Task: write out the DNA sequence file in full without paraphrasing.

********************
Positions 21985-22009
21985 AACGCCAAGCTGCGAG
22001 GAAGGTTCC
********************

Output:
Positions 21985-22009
21985 AACGCCAAGCTGCGAG
22001 GAAGGTTCC